The Guardian reports that a security flaw in Chrome allows anyone with access to a computer to view all of the saved logins without requiring any form of authentication.

A serious flaw in the security of Google’s Chrome browser lets anyone with access to a user’s computer see all the passwords stored for email, social media and other sites, directly from the settings panel. No password is needed to view them.

Besides personal accounts, sensitive company login details would be compromised if someone who used Chrome left their computer unattended with the screen active.

Passwords are accessed by clicking the menu icon (top-right), selecting Settings, clicking Show advanced settings at the bottom of the screen and then, in the Passwords and forms section, clicking Manage saved passwords. Passwords are initially obscured, but clicking the obscured password displays a Show button which then reveals the plain text password.

We’ve just tried it here, and it works. Bizarrely, Google’s Chrome developer team, Justin Schuh, is cited as saying Google is aware of the weakness but has no plans to fix it. Worldwide web inventor Tim Berners-Lee described Google’s response as “disappointing”, describing it in whimsical terms as “how to get all your big sister’s passwords.”

Although someone would need physical or remote access to the computer to do this, there are many shared computers in both home and work environments. Although it could be argued that access to the machine allows you to simply login to any of the stored sites directly, the difference here is that you’d be able to note a login and then use it later on a different machine.

Most browsers have a similar password-reveal function, but require a master password to be entered before passwords are displayed. In Safari on a Mac, logins are stored in Keychain, and your Mac password is required to reveal website passwords.

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13 Responses to “Security flaw in Chrome browser reveals plain-text passwords without authentication”

  1. djsparky2009 says:

    And no plans to fix it….good grief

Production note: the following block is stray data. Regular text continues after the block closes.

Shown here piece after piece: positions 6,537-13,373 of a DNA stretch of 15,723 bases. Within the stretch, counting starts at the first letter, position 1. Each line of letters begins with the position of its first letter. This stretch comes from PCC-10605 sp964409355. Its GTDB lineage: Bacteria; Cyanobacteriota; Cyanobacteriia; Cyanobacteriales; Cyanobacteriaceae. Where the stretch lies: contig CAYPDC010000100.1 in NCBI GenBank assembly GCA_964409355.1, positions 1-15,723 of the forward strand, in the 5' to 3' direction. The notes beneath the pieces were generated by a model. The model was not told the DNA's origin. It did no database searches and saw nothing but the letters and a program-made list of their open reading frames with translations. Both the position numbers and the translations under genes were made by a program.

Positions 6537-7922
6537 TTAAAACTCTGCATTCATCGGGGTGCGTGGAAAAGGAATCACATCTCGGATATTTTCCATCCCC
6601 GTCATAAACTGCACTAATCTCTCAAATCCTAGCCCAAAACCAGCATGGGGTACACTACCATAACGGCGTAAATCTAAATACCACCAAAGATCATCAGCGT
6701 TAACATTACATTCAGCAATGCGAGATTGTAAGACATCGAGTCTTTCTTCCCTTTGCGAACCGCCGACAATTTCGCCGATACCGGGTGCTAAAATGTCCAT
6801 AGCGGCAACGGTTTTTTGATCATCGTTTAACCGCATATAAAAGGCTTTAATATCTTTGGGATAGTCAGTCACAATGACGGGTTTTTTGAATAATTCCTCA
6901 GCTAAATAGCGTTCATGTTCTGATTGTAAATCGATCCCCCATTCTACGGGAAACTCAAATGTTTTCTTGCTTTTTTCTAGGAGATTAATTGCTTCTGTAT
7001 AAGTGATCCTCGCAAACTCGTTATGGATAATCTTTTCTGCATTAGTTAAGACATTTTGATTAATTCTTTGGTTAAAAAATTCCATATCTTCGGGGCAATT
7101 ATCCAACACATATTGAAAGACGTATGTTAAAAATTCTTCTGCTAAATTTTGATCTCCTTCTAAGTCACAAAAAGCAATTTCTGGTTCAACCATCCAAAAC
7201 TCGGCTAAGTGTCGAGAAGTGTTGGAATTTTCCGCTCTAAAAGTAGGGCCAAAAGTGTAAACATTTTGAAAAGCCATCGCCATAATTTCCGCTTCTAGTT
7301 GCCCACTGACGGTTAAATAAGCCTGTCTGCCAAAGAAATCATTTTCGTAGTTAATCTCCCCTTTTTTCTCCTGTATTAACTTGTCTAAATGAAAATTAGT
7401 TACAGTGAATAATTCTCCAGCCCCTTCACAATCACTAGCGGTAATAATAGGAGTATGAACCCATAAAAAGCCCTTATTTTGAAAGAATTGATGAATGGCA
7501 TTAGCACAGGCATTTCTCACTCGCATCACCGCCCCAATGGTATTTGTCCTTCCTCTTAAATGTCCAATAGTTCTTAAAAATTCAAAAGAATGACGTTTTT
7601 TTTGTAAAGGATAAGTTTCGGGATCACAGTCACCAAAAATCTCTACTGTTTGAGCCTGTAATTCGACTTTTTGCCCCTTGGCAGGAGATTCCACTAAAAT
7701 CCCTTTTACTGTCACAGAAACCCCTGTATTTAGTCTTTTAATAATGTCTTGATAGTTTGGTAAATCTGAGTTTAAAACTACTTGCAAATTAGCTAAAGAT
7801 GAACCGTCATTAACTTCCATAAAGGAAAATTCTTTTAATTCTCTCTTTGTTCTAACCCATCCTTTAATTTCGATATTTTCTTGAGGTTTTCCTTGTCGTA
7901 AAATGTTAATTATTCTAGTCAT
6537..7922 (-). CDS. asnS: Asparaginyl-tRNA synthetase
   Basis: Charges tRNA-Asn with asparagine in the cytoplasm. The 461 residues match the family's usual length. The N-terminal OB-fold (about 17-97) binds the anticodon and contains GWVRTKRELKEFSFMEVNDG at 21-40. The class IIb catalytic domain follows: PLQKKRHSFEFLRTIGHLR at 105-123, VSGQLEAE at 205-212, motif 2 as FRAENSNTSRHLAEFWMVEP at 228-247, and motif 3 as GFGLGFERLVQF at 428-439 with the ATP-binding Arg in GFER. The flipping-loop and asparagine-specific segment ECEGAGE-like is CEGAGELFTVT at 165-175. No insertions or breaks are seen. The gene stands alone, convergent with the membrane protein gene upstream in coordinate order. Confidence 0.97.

2. “google development team” can say whatever they want. They will be told to resolve the issue asap…


  3. This has been true since Chrome launched… kind of amusing that everyone is only freaking out about it now.


  4. Moises Agudo says:

    but, but, but, it’s an open architecture


  5. It’s okay. The NSA has all my passwords already.


  6. This has been around for years.
    And it’s great! Takes a while to find but its great for when you forget a password.

    I enjoy it!

    Just don’t give someone access to your computer if you dont trust them. And have a lock on your password.

    Lets stop being so anal with “security” and bring some common sense in ffs!


  7. teilo says:

    First of all, chrome on the Mac works exactly like Safari, because passwords are stored in the OS X keychain. Second, Firefox on all platforms works exactly like chrome on Windows. No password required. This is by design.


  8. Diji (@Diji) says:

    Firefox has this same “flaw”. Go to Preferences, Security, and click on Saved Passwords. In the dialog that appears, click “Show Passwords”. Is this really an issue? If someone has physical access to your computer, your passwords may not be your only worry.


  9. FireFox has the same problem and the “master password” option to protect this is NOT enabled by default.


  10. Joel Senders says:

    Everyone who is saying this isn’t a problem clearly does not administrate any kiosk machines or shared-use machines in a large environment.

    It is a major security problem.


  11. If someone has physical access to your pc, your passwords on chrome is not your biggest worry. I think the title of this article should be changed to: “Major security flaw in all computers – Users can choose not to password protect their computer”. THAT is what the problem is here, not chrome.